US20030149750A1 (en) 2002-02-07 2003-08-07 Franzenburg Alan M. Distributed storage array
US6721317B2 (en) 1999-03-04 2004-04-13 Sun Microsystems, Inc. Switch-based scalable performance computer memory architecture
US20050091234A1 (en) 2003-10-23 2005-04-28 International Business Machines Corporation System and method for dividing data into predominantly fixed-sized chunks so that duplicate data chunks may be identified
US20060080505A1 (en) 2004-10-08 2006-04-13 Masahiro Arai Disk array device and control method for same
US20060107173A1 (en) * 2004-11-17 2006-05-18 Keitarou Kondou Data processing method, data recording apparatus and data transmission apparatus
US7356752B2 (en) 2000-03-14 2008-04-08 Comtech Telecommunications Corp. Enhanced turbo product codes
US7398459B2 (en) 2003-01-20 2008-07-08 Samsung Electronics Co., Ltd. Parity storing method and error block recovering method in external storage subsystem
US20090006886A1 (en) * 2007-06-28 2009-01-01 International Business Machines Corporation System and method for error correction and detection in a memory system
US7505890B2 (en) 2003-01-15 2009-03-17 Cox Communications, Inc. Hard disk drive emulator
US7546484B2 (en) 2006-02-08 2009-06-09 Microsoft Corporation Managing backup solutions with light-weight storage nodes
US20090265578A1 (en) 2008-02-12 2009-10-22 Doug Baloun Full Stripe Processing for a Redundant Array of Disk Drives
US20090262839A1 (en) 2007-07-05 2009-10-22 Shelby Kevin A Transmission of Multimedia Streams to Mobile Devices With Uncoded Transport Tunneling
US7624229B1 (en) 2006-09-29 2009-11-24 Emc Corporation Spillover slot
US20100037117A1 (en) 2008-08-05 2010-02-11 Advanced Micro Devices, Inc. Data error correction device and methods thereof
US7676730B2 (en) 2005-09-30 2010-03-09 Quantum Corporation Method and apparatus for implementing error correction coding in a random access memory
US7739446B2 (en) 2005-04-21 2010-06-15 Hitachi, Ltd. System and method for managing disk space in a thin-provisioned storage subsystem
US7774681B2 (en) 2004-06-03 2010-08-10 Inphase Technologies, Inc. Data protection system
US20100217915A1 (en) 2009-02-23 2010-08-26 International Business Machines Corporation High availability memory system
US7831764B2 (en) 2007-02-19 2010-11-09 Hitachi, Ltd Storage system having plural flash memory drives and method for controlling data storage
US7861052B2 (en) 2006-05-16 2010-12-28 Hitachi, Ltd. Computer system having an expansion device for virtualizing a migration source logical unit
US7861035B2 (en) 2006-06-20 2010-12-28 Korea Advanced Institute Of Science And Technology Method of improving input and output performance of raid system using matrix stripe cache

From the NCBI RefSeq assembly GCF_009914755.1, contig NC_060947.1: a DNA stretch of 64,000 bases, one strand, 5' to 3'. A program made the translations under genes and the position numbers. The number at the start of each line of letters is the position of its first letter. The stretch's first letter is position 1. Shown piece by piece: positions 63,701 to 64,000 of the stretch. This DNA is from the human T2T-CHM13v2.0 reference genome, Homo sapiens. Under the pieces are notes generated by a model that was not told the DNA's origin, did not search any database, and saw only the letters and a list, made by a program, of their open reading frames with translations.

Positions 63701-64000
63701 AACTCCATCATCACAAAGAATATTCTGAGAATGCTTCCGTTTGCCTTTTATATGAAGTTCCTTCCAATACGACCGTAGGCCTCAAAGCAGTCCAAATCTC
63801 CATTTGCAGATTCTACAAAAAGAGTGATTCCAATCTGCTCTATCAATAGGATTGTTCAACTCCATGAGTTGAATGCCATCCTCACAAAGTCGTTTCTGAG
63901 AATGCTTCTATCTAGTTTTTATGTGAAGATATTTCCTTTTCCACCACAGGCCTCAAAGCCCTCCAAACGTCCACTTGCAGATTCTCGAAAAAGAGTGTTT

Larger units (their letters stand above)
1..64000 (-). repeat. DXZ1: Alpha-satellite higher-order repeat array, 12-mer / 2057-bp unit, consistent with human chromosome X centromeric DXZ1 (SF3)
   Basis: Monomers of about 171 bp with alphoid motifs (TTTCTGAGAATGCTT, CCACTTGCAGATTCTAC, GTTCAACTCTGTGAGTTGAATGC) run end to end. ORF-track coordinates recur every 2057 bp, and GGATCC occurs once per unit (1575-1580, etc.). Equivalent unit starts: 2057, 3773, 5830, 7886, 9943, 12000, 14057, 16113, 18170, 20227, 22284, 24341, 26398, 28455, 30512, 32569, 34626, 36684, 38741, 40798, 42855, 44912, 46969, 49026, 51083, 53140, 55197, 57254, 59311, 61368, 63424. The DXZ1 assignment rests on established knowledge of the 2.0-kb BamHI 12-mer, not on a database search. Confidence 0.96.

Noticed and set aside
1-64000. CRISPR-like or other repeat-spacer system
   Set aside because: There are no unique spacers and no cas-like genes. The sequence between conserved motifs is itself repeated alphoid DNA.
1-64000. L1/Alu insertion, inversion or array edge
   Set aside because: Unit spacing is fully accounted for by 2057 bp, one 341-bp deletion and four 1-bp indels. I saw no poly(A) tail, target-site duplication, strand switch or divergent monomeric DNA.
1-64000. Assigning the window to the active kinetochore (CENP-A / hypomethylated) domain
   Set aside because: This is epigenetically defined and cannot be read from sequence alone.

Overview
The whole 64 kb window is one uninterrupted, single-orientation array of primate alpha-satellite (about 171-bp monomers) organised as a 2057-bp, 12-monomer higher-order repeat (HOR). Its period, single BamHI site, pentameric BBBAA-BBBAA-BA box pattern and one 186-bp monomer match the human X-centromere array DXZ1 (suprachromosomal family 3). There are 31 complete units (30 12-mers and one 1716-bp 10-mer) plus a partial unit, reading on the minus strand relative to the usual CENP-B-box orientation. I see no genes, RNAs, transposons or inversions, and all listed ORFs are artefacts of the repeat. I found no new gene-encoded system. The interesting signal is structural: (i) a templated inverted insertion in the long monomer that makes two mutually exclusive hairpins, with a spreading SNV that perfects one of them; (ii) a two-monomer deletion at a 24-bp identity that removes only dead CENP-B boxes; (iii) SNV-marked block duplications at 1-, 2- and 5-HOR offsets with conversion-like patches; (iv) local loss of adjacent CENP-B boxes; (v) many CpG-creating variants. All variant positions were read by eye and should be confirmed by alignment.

US20110258161A1 (en) 2010-04-14 2011-10-20 International Business Machines Corporation Optimizing Data Transmission Bandwidth Consumption Over a Wide Area Network
US8065555B2 (en) 2006-02-28 2011-11-22 Intel Corporation System and method for error correction in cache units
US8082393B2 (en) 2008-06-06 2011-12-20 Pivot3 Method and system for rebuilding data in a distributed RAID system
US8090792B2 (en) 2007-03-08 2012-01-03 Nec Laboratories America, Inc. Method and system for a self managing and scalable grid storage
US20120036333A1 (en) 2004-09-30 2012-02-09 Lecrone Douglas E Triangular asynchronous replication
US20120042200A1 (en) 2010-08-11 2012-02-16 The University Of Tokyo Control device and data storage device
US20120042201A1 (en) 2009-06-05 2012-02-16 Resnick David R Failure recovery memory devices and methods
US20120042142A1 (en) 2008-08-08 2012-02-16 Amazon Technologies, Inc. Providing executing programs with reliable access to non-local block data storage
US8145865B1 (en) 2006-09-29 2012-03-27 Emc Corporation Virtual ordered writes spillover mechanism
US8176247B2 (en) 2008-10-28 2012-05-08 Pivot3 Method and system for protecting against multiple failures in a RAID system
US8180954B2 (en) 2008-04-15 2012-05-15 SMART Storage Systems, Inc. Flash management using logical page size
US8213205B2 (en) 2005-09-02 2012-07-03 Google Inc. Memory system including multiple memory stacks
US8234539B2 (en) 2007-12-06 2012-07-31 Sandisk Il Ltd. Correction of errors in a memory array
US8255761B1 (en) 2007-07-12 2012-08-28 Samsung Electronics Co., Ltd. Methods and apparatus to compute CRC for multiple code blocks
US20120246548A1 (en) 2007-09-14 2012-09-27 Motorola Mobility, Inc. Multi-layer cyclic redundancy check code in wireless communication system
US8279755B2 (en) 2004-09-16 2012-10-02 Digital Fountain, Inc. FEC architecture for streaming services including symbol based operations and packet tagging
US8307258B2 (en) 2009-05-18 2012-11-06 Fusion-10, Inc Apparatus, system, and method for reconfiguring an array to operate with less storage elements
US8327234B2 (en) 2009-02-27 2012-12-04 Research In Motion Limited Code block reordering prior to forward error correction decoding based on predicted code block reliability

Family Cites Families (4)

* Cited by examiner, † Cited by third party
Publication number Priority date Publication date Assignee Title
US7661058B1 (en) * 2006-04-17 2010-02-09 Marvell International Ltd. Efficient raid ECC controller for raid systems
US8296337B2 (en) * 2006-12-06 2012-10-23 Fusion-Io, Inc. Apparatus, system, and method for managing data from a requesting device with an empty data token directive
US9134917B2 (en) * 2008-02-12 2015-09-15 Netapp, Inc. Hybrid media storage system architecture
JP5220185B2 (en) * 2008-05-16 2013-06-26 フュージョン−アイオー・インコーポレーテッド Detecting a failed data storage mechanism, a device for replacing, the system and method